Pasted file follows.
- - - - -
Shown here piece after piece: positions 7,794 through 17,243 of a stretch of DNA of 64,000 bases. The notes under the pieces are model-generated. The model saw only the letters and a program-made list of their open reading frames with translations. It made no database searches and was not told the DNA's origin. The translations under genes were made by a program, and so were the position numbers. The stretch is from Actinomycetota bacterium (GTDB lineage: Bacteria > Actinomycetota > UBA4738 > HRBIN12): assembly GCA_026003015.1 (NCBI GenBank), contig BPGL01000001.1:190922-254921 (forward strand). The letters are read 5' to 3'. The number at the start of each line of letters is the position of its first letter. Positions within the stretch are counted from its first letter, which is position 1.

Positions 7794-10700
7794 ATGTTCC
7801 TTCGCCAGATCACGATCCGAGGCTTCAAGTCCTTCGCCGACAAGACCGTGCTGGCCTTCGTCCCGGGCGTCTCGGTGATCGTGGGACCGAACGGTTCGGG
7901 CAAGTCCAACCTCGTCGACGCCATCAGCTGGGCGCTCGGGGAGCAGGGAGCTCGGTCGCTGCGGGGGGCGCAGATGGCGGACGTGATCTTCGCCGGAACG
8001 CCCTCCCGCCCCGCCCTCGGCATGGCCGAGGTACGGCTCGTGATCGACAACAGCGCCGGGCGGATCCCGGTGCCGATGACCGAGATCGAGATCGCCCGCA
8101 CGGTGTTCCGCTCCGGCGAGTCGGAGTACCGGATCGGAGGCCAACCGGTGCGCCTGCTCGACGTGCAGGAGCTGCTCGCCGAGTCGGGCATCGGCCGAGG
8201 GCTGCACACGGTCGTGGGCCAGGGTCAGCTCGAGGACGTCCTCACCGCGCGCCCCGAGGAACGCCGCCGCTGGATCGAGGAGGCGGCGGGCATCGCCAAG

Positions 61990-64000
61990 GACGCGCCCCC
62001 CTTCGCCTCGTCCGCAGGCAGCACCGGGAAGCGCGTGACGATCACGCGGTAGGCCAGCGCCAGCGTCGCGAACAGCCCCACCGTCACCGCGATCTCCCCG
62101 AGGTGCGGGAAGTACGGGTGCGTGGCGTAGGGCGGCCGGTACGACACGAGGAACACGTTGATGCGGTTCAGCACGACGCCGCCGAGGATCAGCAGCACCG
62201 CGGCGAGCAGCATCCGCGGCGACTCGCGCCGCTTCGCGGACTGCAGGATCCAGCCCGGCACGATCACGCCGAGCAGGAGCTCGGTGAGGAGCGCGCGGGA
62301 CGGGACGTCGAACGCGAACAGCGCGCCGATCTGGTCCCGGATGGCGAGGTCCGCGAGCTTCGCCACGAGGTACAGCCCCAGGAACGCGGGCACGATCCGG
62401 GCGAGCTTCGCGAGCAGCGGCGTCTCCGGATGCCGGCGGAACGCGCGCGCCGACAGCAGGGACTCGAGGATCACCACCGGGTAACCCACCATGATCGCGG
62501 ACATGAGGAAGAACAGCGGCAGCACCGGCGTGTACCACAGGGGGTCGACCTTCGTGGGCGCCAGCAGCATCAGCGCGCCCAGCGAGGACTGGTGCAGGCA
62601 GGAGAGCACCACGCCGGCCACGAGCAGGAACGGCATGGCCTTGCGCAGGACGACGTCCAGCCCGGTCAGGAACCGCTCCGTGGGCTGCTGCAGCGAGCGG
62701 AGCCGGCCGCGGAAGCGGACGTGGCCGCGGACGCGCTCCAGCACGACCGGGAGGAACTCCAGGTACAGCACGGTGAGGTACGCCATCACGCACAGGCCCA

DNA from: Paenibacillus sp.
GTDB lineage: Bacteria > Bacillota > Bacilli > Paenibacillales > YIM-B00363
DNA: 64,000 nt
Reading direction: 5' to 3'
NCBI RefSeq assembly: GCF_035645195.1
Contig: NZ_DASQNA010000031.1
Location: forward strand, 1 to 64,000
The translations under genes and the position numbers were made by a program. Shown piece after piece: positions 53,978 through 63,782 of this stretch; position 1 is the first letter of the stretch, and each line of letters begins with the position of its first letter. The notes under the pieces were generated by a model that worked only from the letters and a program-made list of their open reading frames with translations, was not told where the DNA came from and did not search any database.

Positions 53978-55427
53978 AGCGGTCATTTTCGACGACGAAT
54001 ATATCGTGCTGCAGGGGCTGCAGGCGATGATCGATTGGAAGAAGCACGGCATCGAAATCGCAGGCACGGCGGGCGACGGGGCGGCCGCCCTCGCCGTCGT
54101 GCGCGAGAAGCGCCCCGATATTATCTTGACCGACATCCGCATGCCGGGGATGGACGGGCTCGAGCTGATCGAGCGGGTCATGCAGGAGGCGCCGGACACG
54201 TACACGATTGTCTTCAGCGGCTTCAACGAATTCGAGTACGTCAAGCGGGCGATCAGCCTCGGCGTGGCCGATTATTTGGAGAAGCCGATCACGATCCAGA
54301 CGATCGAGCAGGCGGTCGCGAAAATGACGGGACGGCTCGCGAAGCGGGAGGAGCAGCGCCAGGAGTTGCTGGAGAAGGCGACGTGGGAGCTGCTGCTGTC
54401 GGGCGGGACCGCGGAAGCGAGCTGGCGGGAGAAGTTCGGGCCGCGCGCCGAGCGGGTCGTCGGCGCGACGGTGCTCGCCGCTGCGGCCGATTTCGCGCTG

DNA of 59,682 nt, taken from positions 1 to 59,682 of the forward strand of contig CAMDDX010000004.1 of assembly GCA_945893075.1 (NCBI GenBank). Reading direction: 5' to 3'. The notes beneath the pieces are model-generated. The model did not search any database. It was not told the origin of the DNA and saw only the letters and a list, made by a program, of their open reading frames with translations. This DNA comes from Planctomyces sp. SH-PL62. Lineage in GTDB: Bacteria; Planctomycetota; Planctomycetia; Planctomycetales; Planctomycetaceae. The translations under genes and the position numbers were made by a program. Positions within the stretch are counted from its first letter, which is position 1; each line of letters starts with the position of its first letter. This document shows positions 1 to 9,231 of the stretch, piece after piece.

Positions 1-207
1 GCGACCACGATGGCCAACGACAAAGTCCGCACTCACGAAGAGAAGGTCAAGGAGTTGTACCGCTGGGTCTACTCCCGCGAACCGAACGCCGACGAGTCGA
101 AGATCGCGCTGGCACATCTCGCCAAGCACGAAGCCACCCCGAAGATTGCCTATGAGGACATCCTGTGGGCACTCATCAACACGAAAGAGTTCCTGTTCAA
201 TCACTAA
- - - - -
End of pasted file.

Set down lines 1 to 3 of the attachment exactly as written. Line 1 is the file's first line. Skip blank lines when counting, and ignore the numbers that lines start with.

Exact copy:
Shown here piece after piece: positions 7,794 through 17,243 of a stretch of DNA of 64,000 bases. The notes under the pieces are model-generated. The model saw only the letters and a program-made list of their open reading frames with translations. It made no database searches and was not told the DNA's origin. The translations under genes were made by a program, and so were the position numbers. The stretch is from Actinomycetota bacterium (GTDB lineage: Bacteria > Actinomycetota > UBA4738 > HRBIN12): assembly GCA_026003015.1 (NCBI GenBank), contig BPGL01000001.1:190922-254921 (forward strand). The letters are read 5' to 3'. The number at the start of each line of letters is the position of its first letter. Positions within the stretch are counted from its first letter, which is position 1.

Positions 7794-10700
7794 ATGTTCC